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Burger King the fast food chain and Tim Hortons its sister company announced big changes for the upcoming new year.
Both of the chains will start serving just chicken that did not receive antibiotics, a move the owner of each brand Restaurant Brands International called critically important for our consumers.
The changes are expected by Restaurant Brands to be implemented fully in stores across the U.S. during 2017 and by 2018 in Canada.
According to an FDA report, approximately 70% of all the antibiotics used in the U.S. are used on farm animals. The agency estimates that today only 20% of all antibiotics, which were developed originally to protect humans, are actually used to treat humans with infections.
The practice of feeding farm animals antibiotics, say commercial farmers, helps to promote the growth of animals and keeps them free of any diseases as they are raised in spaces that are increasingly more crowded.
However, the use of antibiotics has been tied to the development of pathogens that are drug resistant known as superbugs and considered by most medical experts as a time bomb ready to explode for health around the world.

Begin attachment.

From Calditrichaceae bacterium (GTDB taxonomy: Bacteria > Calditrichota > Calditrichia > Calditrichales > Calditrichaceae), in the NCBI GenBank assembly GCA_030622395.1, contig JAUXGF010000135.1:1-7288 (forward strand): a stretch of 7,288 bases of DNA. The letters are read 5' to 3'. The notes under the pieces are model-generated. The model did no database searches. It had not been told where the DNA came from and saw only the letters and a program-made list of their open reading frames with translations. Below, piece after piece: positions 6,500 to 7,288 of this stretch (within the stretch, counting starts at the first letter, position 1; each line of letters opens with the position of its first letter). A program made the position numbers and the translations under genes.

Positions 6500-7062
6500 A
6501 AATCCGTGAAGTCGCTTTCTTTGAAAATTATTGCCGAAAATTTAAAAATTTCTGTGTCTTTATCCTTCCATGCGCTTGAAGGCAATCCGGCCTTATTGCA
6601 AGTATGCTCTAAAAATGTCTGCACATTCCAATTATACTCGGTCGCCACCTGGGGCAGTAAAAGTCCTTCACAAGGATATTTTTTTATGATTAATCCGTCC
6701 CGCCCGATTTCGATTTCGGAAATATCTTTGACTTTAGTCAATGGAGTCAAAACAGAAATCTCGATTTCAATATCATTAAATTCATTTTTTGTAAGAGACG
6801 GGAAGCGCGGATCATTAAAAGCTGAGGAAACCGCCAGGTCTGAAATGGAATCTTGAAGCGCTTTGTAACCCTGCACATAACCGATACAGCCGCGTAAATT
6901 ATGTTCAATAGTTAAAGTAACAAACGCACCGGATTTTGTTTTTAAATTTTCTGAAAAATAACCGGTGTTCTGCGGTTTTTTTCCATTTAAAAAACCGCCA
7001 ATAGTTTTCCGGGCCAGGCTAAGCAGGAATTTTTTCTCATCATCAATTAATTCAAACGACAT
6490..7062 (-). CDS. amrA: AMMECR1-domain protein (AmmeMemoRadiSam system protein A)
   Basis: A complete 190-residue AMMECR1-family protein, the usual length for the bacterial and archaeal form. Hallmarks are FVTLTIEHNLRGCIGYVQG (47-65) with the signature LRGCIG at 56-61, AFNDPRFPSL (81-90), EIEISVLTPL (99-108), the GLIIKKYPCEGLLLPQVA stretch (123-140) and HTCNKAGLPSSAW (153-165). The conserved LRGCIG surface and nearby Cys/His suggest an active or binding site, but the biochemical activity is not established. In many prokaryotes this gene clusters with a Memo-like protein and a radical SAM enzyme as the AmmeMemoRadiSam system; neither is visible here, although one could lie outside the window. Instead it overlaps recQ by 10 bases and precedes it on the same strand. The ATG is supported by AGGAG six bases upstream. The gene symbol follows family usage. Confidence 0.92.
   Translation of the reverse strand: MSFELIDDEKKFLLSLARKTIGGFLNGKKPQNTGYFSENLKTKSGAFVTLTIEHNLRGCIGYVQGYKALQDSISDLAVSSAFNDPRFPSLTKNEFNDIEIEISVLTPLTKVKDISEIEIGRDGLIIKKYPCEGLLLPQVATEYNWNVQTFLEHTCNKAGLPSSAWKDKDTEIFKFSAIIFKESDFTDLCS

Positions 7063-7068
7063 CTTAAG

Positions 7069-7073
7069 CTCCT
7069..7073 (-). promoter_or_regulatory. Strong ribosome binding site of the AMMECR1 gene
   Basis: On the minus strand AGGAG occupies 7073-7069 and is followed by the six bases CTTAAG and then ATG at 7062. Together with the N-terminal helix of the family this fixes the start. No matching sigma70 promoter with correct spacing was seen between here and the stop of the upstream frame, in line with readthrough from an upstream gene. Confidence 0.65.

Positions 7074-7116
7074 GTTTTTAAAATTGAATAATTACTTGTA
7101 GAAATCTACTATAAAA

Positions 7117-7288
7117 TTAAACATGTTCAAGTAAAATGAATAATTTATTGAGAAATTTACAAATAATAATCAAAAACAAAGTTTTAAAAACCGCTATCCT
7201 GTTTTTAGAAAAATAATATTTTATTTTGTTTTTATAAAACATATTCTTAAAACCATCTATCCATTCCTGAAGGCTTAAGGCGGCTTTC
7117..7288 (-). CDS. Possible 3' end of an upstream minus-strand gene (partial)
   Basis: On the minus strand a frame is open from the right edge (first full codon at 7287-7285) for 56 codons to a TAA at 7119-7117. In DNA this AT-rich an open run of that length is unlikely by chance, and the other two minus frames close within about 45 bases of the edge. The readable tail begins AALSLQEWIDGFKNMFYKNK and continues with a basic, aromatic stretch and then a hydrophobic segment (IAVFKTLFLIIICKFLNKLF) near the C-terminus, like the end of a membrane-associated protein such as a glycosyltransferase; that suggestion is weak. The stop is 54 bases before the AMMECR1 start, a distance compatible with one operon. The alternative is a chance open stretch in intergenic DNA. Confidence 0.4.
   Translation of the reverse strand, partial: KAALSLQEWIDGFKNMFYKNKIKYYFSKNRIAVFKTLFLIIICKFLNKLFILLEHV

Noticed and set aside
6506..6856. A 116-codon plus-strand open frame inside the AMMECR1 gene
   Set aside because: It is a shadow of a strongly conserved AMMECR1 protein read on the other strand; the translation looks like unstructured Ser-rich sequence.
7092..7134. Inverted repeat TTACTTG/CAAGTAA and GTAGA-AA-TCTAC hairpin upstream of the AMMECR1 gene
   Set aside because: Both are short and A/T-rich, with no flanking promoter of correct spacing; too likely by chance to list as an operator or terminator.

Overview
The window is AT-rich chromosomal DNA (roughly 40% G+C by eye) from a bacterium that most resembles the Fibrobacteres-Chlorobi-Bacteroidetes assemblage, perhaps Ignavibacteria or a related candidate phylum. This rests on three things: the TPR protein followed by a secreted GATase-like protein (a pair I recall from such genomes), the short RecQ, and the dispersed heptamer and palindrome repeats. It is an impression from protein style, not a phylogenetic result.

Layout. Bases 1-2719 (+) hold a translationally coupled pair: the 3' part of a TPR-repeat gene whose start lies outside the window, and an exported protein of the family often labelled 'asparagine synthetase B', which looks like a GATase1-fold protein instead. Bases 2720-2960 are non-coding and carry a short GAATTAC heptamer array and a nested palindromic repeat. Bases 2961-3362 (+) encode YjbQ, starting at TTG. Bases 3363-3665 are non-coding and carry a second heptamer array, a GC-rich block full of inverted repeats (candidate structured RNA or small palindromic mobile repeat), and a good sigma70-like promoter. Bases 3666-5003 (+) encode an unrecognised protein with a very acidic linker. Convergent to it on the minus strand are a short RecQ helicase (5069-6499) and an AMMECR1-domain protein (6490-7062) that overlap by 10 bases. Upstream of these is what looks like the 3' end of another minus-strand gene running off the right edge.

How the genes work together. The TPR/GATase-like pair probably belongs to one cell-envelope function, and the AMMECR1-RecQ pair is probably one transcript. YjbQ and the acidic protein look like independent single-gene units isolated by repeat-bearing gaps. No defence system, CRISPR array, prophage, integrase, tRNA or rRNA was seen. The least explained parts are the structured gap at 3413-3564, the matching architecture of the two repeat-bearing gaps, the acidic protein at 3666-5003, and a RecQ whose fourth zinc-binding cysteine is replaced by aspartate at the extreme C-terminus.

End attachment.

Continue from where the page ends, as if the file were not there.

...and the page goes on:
The Center for Disease Control estimates that a minimum of 2 million people in the U.S. are infected with bacteria that is drug resistant each year and as many as 23,000 die directly from that bacteria.
Although the company has committed to change, one manager of an environmental health program is disappointed with the plan, saying it was weaker than ones set over the past couple of years by McDonald’s, Wendy’s and Tyson.
McDonald’s has removed antibiotics that are important to human medicine from its chicken supply in the U.S., while Wendy’s said this past August it was ending its use of poultry with antibiotics by next year.
Tyson Food, the largest chicken processor in the U.S. said it is intending to stop using antibiotics for human medicine to raise chickens by 2017.
Pressure is building from consumers and shareholders to change relative to antibiotics said authors from one study that was carried out by a consortium of food and consumer safety groups.
The study said that in 2016 twice the amount of surveyed companies were giving a passing grade in comparison to 2015.
The report also added that the results reflect commitments by those moving to transition their supplies of chicken away from use of antibiotics.